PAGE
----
U.S. may send troops to Macedonia

March 02, 1995|By Washington Bureau of The Sun

WASHINGTON -- Facing the prospect of renewed, wider fighting in the former Yugoslavia this spring, the Clinton administration is considering placing more American troops -- possibly thousands -- in Macedonia to prevent the war from spreading through the whole Balkan region, officials said yesterday.

The possibility that a substantial contingent of U.S. troops may be deployed to Macedonia was disclosed by Anthony Lake, President Clinton's national security adviser, who emphasized that dispatching troops was only one course of action under review.

Asked at a meeting with reporters whether the administration planned to send more U.S. troops to Macedonia, Mr. Lake replied: "I think 'plans' is wrong. It is an option."

Another senior administration official, who declined to be identified, said the possible troop increase could range from a low of 500 to 1,000 additional soldiers to a high of 10,000.

Other countries would be urged to contribute troops as well, the official said.

U.S. soldiers have been part of a United Nations force in the former Yugoslav republic of Macedonia since 1993, along that country's border with Serbia. There have been 300 to 600 U.S. troops in the 1,100-strong force, which has played a substantial, if unheralded, role in preventing the conflict that involves Serbs, Muslims and Croats in Bosnia from spreading.

But successful efforts to contain the Bosnian war may prove inadequate in the weeks ahead, officials say. There is growing fear that Croatia will insist upon the withdrawal of U.N. forces from its territory, potentially reigniting a war between Croats and Serbs, as well as between Serbs and Bosnian Muslims.

U.S. officials worry that an escalation of the fighting might lead to Serbia's moving against Macedonia. Because of Macedonia's large Albanian minority, and because of tensions between Macedonia and Greece, such a move by Serbia could bring those countries into the Bosnian war.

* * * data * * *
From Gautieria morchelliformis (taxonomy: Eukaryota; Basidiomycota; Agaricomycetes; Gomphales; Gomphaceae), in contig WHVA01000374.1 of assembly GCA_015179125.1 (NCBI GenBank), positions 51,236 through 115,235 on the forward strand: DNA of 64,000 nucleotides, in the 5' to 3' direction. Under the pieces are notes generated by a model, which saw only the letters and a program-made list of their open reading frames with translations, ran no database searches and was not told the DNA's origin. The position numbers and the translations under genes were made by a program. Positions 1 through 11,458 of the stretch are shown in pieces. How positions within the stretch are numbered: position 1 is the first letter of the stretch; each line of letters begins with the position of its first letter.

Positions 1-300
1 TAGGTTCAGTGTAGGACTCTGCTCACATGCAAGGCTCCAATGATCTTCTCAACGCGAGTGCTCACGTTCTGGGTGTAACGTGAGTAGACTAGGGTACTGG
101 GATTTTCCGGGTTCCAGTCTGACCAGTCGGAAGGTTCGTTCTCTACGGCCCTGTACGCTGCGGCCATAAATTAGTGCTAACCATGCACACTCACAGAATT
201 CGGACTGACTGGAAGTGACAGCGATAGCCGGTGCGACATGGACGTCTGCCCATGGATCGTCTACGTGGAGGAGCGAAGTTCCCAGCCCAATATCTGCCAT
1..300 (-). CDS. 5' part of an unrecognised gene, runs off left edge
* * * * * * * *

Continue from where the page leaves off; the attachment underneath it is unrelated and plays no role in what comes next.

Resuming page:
"Macedonia becomes extremely important because of its own ethnic mix and because of the Greek interest in Macedonia," Mr. Lake said.

Croatian President Franjo Tudjman has insisted that U.N. peacekeepers begin to leave his country on March 31. Unless he can be persuaded to change his mind, officials say, it is likely that NATO forces -- including U.S. naval and air units, and possibly ground troops -- would be sent in to help the U.N. troops withdraw.

Americans account for roughly half of the United Nations force in Macedonia, and are the only U.S. ground troops among the U.N. peacekeeping forces in the Balkans. They are stationed in the capital city, Skopje, as well as along the Serbian border.

Other nations that have sent troops are Denmark, Finland, Norway and Sweden. The U.N. commander is a Norwegian.

The U.N. force has played a mostly symbolic role. But the symbol is a powerful one: It signals that, despite the reluctance of the United States to get embroiled in the fighting in Bosnia, the Clinton administration is prepared to follow through on its threats to prevent Serbian aggression against Macedonia or against Albanian Muslims in the Serbian province of Kosovo.

The threat, first made by President George Bush and reiterated by Mr. Clinton, grew out of the fear that conflict in either Kosovo or Macedonia would ignite a wider war that could bring in Turkey, Greece, Albania and Bulgaria.

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